You say you’re failing your quizzes. And your exams. You say you’re drowning in all the OdysseyWare information and don’t know how to take good notes so you pass your classes. Say hello to my main man, Cornel. You’re welcome.
Now go make me a sandwich.
click here for my homie, cornel
For most essays that you need to finish quickly (like on standardized tests or on essays that are due in like, one hour), it goes a little something like this:
I. Introduction (paragraph #1): State your main idea/topic in one sentence. State your 3 main points (from your body paragraphs) in three sentences. State a concluding sentence about your topic.
- Main Point #1 (2nd paragraph). State your 1st main point in one sentence. Then describe/elaborate on this point in three more sentences.
- Main Point #2 (3rd paragraph). State your 2nd main point in one sentence. Then describe/elaborate on this point in three more sentences.
- Main Point #3 (4th paragraph). State your 3rd main point in one sentence. Then describe/elaborate on this point in three more sentences.
II. Conclusion (5th paragraph). This can basically be the same as your introduction, but re-word it differently.
Writing an essay is easy-peasy-quick-and-cheesy when you THINK IN 3’S. Say what? Say thank you, sir, because when you THINK IN 3’S most of your essay will be figured out in about 30 seconds. Yes, 30 seconds!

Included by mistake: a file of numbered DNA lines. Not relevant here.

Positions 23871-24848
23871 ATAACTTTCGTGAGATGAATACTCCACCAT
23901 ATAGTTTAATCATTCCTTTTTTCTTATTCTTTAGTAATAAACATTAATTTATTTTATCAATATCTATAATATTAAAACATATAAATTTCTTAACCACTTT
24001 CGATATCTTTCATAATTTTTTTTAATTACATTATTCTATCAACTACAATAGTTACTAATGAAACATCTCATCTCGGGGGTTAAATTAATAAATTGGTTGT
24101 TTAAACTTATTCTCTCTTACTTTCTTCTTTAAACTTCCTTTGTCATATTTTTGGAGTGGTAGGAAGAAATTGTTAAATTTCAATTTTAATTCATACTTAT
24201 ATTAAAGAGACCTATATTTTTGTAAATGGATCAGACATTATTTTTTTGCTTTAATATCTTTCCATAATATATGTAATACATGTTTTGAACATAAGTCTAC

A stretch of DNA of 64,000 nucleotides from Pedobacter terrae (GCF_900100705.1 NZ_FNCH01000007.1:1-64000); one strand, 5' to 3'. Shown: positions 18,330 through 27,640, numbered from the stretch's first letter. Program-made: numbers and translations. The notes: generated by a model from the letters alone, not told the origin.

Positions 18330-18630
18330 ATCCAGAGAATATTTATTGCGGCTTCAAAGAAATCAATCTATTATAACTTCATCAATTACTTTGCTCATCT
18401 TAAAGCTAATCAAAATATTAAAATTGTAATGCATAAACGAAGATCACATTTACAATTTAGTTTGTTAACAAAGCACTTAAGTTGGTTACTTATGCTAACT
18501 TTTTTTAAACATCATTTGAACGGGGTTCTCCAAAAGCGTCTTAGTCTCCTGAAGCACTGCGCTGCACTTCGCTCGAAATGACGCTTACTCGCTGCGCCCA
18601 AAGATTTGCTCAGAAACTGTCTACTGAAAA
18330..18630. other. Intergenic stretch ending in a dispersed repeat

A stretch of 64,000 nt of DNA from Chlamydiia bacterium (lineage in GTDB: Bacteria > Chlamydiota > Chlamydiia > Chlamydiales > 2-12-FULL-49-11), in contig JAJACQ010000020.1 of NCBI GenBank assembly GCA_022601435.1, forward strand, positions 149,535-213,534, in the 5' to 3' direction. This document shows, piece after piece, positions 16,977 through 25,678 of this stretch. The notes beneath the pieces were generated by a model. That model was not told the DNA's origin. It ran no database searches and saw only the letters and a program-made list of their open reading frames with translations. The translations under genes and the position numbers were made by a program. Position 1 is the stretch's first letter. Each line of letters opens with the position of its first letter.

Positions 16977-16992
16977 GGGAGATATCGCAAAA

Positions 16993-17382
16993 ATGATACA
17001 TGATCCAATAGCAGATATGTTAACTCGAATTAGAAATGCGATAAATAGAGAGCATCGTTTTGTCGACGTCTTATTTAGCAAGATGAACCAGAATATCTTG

It’s like this, that, and this: Your essay directions will usually give you the main topic to write about, and your mission now is to quickly come up with 3 main points about that topic and write down those points immediately. (These 3 main points should just be a simple phrase/sentence each.) Those 3 main points can basically be your outline.
Practice thinking in 3’s until you can come up with 3 reasons for anything in less than 30 seconds. Answer this question in 3’s right now: “Why did you go to school last week?” Think of 3 main reasons in less than 30 seconds… RIGHT NOW.
(I’m waiting, yo.)
Okay, 30 seconds have now passed. Could you do it? The reasons don’t have to be absolutely brilliant or ground-breaking, just good enough to explain/describe in a few sentences. So if your reasons for coming to school last week were something like, “…because I’d get in trouble with my mom,” “…to improve my brain,” or “… so I can earn a living in the future,” then that’s fine- you’re on your way to thinking in 3’s.
Here’s another one. Answer this question in 3’s right now: “In what ways is this blog helpful or not helpful for students?”
Click on the attachment below, yo. It’s called Personal Reading Roles.
Personal Reading Roles